I learned God by a backhanded slap to the face when I was fifteen my father says to me suddenly, his voice flaying the happy silence between us. We are driving to the funeral of my grandfather’s brother, my granduncle, a man I never met & feel nothing toward. Aged ninety-two, he died alone, estranged from the family, both his younger brothers already dead. These days fathers aren’t supposed to hit sons—aren’t supposed to hit anybody, I guess—but just that once my father hit me my father says to me. I say nothing. My grandfather was a pastor, I know, but I barely knew him either, with his passing when I was just eight years old. All I remember is craggy flesh & cigarette smoke &…cioppino? I’ve been told he used to make cioppino & I would tolerantly sit in his lap while he spooned it to me. The taste is lost to me now, as is most of the memory. There’s something like prayer I’ve always bit on my tongue but then I can immediately taste the blood afterwards. You’re old enough to know now my father says to me. I say nothing, think bad taxicab confession, think overwrought Romantic poetry. My father’s face has several major areas of resistance: in the eyes, on the chin, nestling across his cheeks & jaw & upper lip. Inscribing the lines on his forehead, their futility ardent. He is the type of man who perpetually has a gleam in his eyes that no one ever wants to buy. Talking to my father is like trying to teach a statue how to walk. Day after day you clasp the collar & leash on, ready the whip; day after day you find that in trying to teach it, you yourself are clumsily unlearning everything you once knew instinctively about mobility & grace.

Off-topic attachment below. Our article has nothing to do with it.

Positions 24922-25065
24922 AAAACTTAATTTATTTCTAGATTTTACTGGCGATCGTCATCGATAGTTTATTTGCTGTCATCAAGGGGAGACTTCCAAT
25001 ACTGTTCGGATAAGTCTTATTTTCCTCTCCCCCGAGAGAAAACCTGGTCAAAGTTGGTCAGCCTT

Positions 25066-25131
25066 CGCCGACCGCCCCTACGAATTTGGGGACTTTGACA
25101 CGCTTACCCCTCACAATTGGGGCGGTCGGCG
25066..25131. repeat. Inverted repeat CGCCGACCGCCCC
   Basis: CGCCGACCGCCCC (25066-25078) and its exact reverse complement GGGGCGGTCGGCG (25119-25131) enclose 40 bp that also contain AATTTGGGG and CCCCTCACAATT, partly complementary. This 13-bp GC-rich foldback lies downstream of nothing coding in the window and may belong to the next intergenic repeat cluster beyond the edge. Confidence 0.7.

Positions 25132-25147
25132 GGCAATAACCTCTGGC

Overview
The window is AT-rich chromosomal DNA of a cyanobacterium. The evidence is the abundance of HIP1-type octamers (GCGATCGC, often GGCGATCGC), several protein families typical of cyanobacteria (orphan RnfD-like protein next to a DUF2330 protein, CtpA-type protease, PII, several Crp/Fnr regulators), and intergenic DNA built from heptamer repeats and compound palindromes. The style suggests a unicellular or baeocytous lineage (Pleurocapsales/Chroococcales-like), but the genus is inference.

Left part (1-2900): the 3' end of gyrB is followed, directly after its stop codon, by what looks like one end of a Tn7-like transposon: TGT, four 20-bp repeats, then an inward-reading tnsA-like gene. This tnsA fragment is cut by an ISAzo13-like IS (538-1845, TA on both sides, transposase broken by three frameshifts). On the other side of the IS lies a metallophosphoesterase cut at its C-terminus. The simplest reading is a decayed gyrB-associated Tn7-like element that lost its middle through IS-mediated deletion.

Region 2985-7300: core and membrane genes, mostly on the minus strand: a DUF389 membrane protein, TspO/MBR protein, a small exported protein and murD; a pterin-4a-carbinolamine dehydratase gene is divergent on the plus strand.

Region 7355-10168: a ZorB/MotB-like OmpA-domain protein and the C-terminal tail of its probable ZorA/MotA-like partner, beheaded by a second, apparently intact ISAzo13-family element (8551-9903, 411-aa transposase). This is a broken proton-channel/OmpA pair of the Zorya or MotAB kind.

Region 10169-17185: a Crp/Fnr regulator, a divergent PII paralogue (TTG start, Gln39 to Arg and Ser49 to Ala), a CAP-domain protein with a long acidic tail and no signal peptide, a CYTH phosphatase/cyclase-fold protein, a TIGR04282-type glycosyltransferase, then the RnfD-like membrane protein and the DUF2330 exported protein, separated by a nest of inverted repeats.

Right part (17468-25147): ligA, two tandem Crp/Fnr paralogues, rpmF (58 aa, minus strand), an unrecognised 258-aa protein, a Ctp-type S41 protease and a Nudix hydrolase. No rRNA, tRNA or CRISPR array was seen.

Maybe they crucified Jesus on the moon and we’re all still searching its dark side for the remains he says, reciting some unknown script. A failure of narrative & a failure of history, of understanding. People don’t really talk like this I finally say. I mean, I’m twenty-three. My father says nothing.
My granduncle’s middle name was Holland, which is—surprise, surprise—my middle name also. I hate middle names, all of them. They invariably make you feel like more of a stranger to yourself than you already are, still darker curtain to the fraught manufacture of selfhood. Day by day my ears have a different destiny than my feet, my head, my lumpen blue eyes. But Holland.
My father has his hands firmly on the wheel, ten o’clock & two o’clock, & we stay exactly at the speed limit, not a mile over or under. No cruise control necessary. They say there are ten different kinds of fire in hell—some cooler, some hotter. Some less fiery than atmospheric, there to provide the necessary hellish ambience. They say. Reading with his feet, Jesus walked down a thousand different trails my father says to me. I say nothing. Outside the window all’s a blur building into nothing coherent, frantic collision of motion. The swirling circus of unhappiness, its immensity. & the imaginative prowess that actual happiness insists on each & every day. My name is Terrance Holland Victure. Sometimes people even call me Terry.
Jeff Alessandrelli lives in Portland, Oregon. His most recent book is And Yet (Pank). He directs the nonprofit literary record label and book press Fonograf Editions.